Laura: You’ve recently started working with a new start-up, Small Demons. How did you become involved with SD? What can you tell us about this project?
RN: Quite simply, when it became clear that investors were not going to fund Cursor, I needed to turn myself to something that was working right now. Luckily the founder of Small Demons, Valla Vakili, had reached out to me and some other publishing folk in the summer looking for feedback on what they were up to and I’d been offering advice and introductions. So I had the chance to see how transformative the Small Demons project was going to be. It is in live albeit invite-only mode right now, but invites are flowing pretty rapidly, so you can sign up and get your invite within 24 hours now. As to what the hell it is, exactly, well, I already characterized it here as the New Serendipity. What that means in practice is that we’re creating a vast database of all the cultural references within books to music, movies, people, places, events, landmarks, culturally resonant objects like guns, drinks, cars, Zippos lighters, Doc Martens. And we’re using that database to build a website (and, later, other apps and experiences) that allows a reader to wander through a vast networked gallery of our cultural heritage: clicking on the cover of Nick Hornby’s High Fidelity you see all the people, places and things it references, like Prince’s Little Red Corvette, the page for which, upon clicking its cover, reveals that the song appears in, inter alia, Haruki Marukami’s Kafka on the Shore, which itself references the Sony Walkman, which itself appears in fourteen of the first couple hundred books we’ve indexed, which might not seem like many, as it isn’t relative to what’ll eventually be there, but it’s enough to generated tens of thousands of connections to our global culture. Right now, most of the indexing is being done by computers with in-house human correction, but soon we’ll also allow our users to contribute, Wikipedia style, by correcting the computer’s mistakes and adding stuff computers can never know: for while they can tell use how many times a song appears in a book, they can’t know it’s the break-up song.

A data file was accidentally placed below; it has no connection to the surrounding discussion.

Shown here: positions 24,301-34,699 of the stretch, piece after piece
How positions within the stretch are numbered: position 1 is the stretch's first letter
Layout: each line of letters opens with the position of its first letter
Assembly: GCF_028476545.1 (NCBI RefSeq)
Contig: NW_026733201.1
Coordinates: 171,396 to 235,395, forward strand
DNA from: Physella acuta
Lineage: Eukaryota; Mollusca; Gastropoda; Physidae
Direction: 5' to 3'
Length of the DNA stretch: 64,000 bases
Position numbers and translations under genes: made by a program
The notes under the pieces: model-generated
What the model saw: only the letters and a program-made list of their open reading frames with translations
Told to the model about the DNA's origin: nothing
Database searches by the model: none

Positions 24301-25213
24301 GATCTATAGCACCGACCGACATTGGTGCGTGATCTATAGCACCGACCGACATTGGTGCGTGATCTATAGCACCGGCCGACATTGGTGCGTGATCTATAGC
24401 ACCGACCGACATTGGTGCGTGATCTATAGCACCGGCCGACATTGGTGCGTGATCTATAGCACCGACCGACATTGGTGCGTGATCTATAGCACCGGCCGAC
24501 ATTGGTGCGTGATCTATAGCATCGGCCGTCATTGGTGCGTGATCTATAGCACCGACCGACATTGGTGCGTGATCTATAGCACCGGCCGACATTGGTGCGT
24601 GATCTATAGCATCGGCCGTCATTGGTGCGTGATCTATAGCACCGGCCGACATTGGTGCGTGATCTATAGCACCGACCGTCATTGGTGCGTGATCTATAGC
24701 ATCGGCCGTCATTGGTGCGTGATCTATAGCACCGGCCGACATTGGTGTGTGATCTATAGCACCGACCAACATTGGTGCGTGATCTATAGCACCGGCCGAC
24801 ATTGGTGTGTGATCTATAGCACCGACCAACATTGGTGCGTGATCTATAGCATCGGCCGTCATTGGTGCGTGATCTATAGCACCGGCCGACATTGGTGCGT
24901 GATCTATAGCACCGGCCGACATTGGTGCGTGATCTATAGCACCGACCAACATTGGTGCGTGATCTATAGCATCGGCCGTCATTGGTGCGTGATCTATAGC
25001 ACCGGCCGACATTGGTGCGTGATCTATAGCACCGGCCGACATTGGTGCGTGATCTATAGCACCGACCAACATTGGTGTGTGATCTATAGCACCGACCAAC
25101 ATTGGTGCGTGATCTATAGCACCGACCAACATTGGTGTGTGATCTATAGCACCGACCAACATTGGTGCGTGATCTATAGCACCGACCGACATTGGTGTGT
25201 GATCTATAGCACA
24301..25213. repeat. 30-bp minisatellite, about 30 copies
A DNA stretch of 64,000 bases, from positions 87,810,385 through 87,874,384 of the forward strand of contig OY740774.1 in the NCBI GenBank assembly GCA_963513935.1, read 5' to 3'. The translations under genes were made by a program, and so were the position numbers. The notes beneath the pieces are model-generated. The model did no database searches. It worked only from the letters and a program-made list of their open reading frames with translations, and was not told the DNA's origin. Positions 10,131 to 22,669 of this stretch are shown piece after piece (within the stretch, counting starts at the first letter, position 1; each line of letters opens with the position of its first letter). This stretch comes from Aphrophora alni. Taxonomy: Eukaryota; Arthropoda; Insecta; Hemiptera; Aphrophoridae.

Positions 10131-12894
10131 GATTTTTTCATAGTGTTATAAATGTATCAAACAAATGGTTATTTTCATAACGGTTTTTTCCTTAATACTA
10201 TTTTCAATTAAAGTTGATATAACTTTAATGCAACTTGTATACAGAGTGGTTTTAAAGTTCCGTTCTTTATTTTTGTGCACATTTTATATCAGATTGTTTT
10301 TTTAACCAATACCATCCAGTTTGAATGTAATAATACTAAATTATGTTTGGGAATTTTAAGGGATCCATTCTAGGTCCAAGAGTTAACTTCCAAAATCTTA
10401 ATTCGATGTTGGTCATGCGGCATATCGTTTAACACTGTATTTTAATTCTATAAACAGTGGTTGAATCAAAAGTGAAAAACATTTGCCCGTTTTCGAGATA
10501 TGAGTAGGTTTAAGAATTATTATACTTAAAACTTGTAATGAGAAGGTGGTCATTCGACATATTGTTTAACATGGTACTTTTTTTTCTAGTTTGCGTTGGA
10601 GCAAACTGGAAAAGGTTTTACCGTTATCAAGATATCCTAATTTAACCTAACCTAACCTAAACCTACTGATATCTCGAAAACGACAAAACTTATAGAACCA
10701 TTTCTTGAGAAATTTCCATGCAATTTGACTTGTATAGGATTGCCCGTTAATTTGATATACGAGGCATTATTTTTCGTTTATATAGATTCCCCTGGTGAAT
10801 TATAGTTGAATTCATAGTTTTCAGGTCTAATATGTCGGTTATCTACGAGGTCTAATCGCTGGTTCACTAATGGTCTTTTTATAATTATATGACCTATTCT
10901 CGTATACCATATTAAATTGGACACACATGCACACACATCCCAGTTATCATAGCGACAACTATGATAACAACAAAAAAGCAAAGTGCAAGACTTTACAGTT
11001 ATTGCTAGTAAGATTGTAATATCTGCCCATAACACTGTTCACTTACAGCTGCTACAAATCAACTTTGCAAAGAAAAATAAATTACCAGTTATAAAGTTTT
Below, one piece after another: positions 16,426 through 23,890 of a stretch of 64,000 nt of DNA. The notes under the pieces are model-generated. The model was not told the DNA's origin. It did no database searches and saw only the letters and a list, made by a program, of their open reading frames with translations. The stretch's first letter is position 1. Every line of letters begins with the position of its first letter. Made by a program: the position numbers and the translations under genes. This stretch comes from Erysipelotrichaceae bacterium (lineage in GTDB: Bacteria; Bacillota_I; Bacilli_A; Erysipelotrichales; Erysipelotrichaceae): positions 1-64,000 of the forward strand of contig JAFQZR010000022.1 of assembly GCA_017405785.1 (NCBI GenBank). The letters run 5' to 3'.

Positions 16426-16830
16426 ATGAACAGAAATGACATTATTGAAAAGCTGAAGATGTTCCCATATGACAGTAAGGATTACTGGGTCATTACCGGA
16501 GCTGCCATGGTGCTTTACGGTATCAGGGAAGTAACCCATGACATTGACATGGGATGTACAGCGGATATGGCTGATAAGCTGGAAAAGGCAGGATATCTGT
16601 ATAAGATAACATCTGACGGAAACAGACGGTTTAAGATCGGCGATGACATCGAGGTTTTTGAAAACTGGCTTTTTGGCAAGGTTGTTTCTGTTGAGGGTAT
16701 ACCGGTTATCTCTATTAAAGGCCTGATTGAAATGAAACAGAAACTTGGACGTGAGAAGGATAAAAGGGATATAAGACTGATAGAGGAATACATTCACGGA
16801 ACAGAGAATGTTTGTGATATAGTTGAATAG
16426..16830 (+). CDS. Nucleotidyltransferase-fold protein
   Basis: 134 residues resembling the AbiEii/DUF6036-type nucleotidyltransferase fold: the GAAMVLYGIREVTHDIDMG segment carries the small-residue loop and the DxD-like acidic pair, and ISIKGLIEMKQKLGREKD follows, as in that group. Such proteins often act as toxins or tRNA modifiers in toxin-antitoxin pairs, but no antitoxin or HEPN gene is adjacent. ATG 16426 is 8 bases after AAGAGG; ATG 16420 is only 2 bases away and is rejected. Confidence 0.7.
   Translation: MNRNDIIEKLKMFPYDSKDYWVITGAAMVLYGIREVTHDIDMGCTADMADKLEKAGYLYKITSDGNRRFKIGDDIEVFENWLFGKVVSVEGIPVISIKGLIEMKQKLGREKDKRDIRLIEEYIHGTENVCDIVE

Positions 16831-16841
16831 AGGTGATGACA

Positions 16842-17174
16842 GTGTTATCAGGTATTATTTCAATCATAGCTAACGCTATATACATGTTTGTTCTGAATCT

A couple years ago I proclaimed, in my usual grandiose way, that Tag is the new Shelf. Of course that was something that Clay Shirky has pointed out in 2005. By which I mean, wonderful as the bookstore is, the category is a pretty limited and at time tyrannical limitation, as a writer of a literary memoir about food will tell you, or as many African-American writers will tell you, or as a writer of speculative fiction will tell you, to name but three instances of a writer dangling between two choices as to where to be shelved in a bookstore. Whereas one book can have multiple tags. That’s as far as my imagination was capable of taking me. The genius of Small Demons is that it doesn’t just tag the book, it generates tags from everything is inside the book! So it’s driven not just by the categories a publisher or bookseller gives it, but all the references the author herself gives it. It’s writer-powered serendipity; it’s amazing.
Laura: Is there anything in the Red Lemonade/Cursor pipeline you’re especially jazzed about?
RN: Well, Red Lemonade has two books coming in the Spring: Matthew Battles’ The Sovereignties of Invention, a sublime story collection that I’ve taken to calling an exemplar of the hot new Dreampunk genre, and Rich Melo’s Happy Talk, a neo-pomo adventure that relates to Pynchon and Tom Robbins the way Mad Men relates to I Love Lucy. And then we’re helping the website HiLoBrow develop a book imprint, HiLoBooks, that will reissue in 2012 six early science fiction novels all published about one hundred years ago, classic of what the series co-editor Josh Glenn characterized in a series of essays on the SF website io9 as the Radium Age of science fiction.
Laura: What are some other publishers or literary entities you find inspiring?
RN: Oh goodness, they’re everywhere. I’m just going to throw a whole bunch of names at you and urge your readers to Google as many of them as they’re willing. Readmill, Findings, Featherproof, Two Dollar Radio, PressBooks, Librivox, Word, Libros Schmibros, Ugly Duckling, Triple Canopy, Melville House, Europa Editions.
Laura: What do you wish existed in publishing that hasn’t been invented yet?
RN: Honestly, I’m not looking for a deus ex machina. Everything we need we actually already have at our disposal. The danger publishing faces right now is in waiting. The tablet will save us, social reading will save us. No. There is no God coming. It’s just a question of creatively, humbly, ambitiously using the tools at our disposal right now.